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alten Bauern begegnet beiden Berlin besonders Blut bösen daher deutsche Dieß Dorf drei Ebend eigenen einige einmal einst endlich Erde erhalten erscheinen ersten erzählt Fall fand feiner Feld Fell ferner findet Fleisch folgende Frau Gedicht Geschichte Gestalt gieng Glaube Gott Grabe Grimm großen Hand Hause heißt Hexe Hunde Iahre indischen Isländische jungen Katze Kinder Kleider kleine Knaben Knecht kommen kommt König konnte Kopf Kraft Land lange Leben Leib Leichen Leipzig letztern Leubuscher lichen Liebe lief machen macht Mädchen Mann Märchen Maurer Menschen menschliche Mittelalter Müller muß Nacht nackt Nähe nahm Namen neueren Opfer rief Sagen sagte Schaf schwarze Seele Seite sieben siel Sigmund Sohn soll später stand Stelle Stück Symbol Tage Teufel Thier Tochter Todten Vampyr verbrannt verwandelt Verwandlung viel Völker Vorstellungen Wald Weib Weitere Werwolf Wesen wieder wirklichen wohl Wolf Wolf verwandelt Wolfsgestalt Wort Zauber Zeus zwei zweiten
Page 102 - Tiger : But in a sieve I'll thither sail, And, like a rat without a tail, I'll do, I'll do, and I'll do.
Page 44 - summe deum, sancti custos Soractis Apollo, quem primi colimus, cui pineus ardor acervo pascitur, et medium freti pietate per ignem cultores multa premimus vestigia pruna, da, pater, hoc nostris aboleri dedecus armis, omnipotens. non exuvias, pulsaeve tropaeum 790 virginis, aut spolia ulla peto ; mihi cetera laudem facta ferent ; haec dira meo dum vulnere pestis pulsa cadat, patrias remeabo inglorius urbes.
Page 66 - And by my sooth,' says Kempion, ' My ain true love, (for this is she,) They surely had a heart o' stane, Could put thee to such misery. O was it warwolf in the wood ? Or was it mermaid in the sea ? Or was it man or vile woman. My ain true love, that mis-shaped thee...
Page 30 - Coffin's head turned to his other servants, when some of them called out, pointing in the direction the Buda had taken: 'Look, look, he is turning himself into a hyena! ' Mr. Coffin instantly looked round, but though he certainly did not witness the transformation, yet the young man had vanished, and he saw a large hyena running off at about a hundred paces distance.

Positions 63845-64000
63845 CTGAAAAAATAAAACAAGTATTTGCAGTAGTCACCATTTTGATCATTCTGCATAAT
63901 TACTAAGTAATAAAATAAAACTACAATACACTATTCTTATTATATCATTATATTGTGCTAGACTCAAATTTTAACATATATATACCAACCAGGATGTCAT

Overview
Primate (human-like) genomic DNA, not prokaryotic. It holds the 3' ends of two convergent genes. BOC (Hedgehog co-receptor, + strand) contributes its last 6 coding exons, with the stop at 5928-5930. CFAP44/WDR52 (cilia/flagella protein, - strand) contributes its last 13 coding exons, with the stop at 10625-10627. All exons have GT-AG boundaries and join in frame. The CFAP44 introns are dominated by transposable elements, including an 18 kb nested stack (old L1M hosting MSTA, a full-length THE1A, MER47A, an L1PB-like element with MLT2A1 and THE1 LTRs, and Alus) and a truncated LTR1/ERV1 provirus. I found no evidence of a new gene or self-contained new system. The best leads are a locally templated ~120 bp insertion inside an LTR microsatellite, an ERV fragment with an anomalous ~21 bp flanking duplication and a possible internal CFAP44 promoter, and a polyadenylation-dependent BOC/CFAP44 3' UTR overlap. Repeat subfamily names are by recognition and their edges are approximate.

Page 8 - Quisquis ergo aliquid credit posse fieri, aut aliquam creaturam in melius aut in deterius immutari, aut transformari in aliam speciem vel similitudinem, nisi ab ipso creatore, qui omnia fecit et per quem omnia facta sunt, pro cul dubio infidelis est et pagano dete rio r.
Page 3 - Ther ben somme that eten chyldren and men, and eteth noon other flesh fro that tyme that thei be a-charmed with mannys flesh for rather thei wolde be deed ; and thei be cleped werewolfes for men shulde be war of them.
Page 67 - Lhistoire du noble, preux et vaillant chevalier Guillaume de Palerne et de la belle Melior, lequel Guillaume de Palerne fut filz du roy de Cecille...
Page 110 - Corret. cap. 2.) Mr. Walker, in his historical memoirs of the Irish bards, quotes the following lines from a poem descriptive of the manners of the Irish : The next strange story which his ears Receiv'd, was of some wolves and bears, Who once were men of worth and fame, But, by enchantment, brutes became ; And would, if tales sing truth, obtain Their former human shape again.
Page 30 - ... Mr. Coffin instantly looked round, and though he certainly did not witness the transformation, the youth had vanished, and he saw a large hyena running off at the distance of about a hundred paces. This happened in an open plain, where there was not a bush or tree to intercept the view. The absentee returned in the morning, and was attacked by his companions on the subject of his metamorphosis, which, according to the usual practice of his brethren, he rather affected to countenance than to deny.*...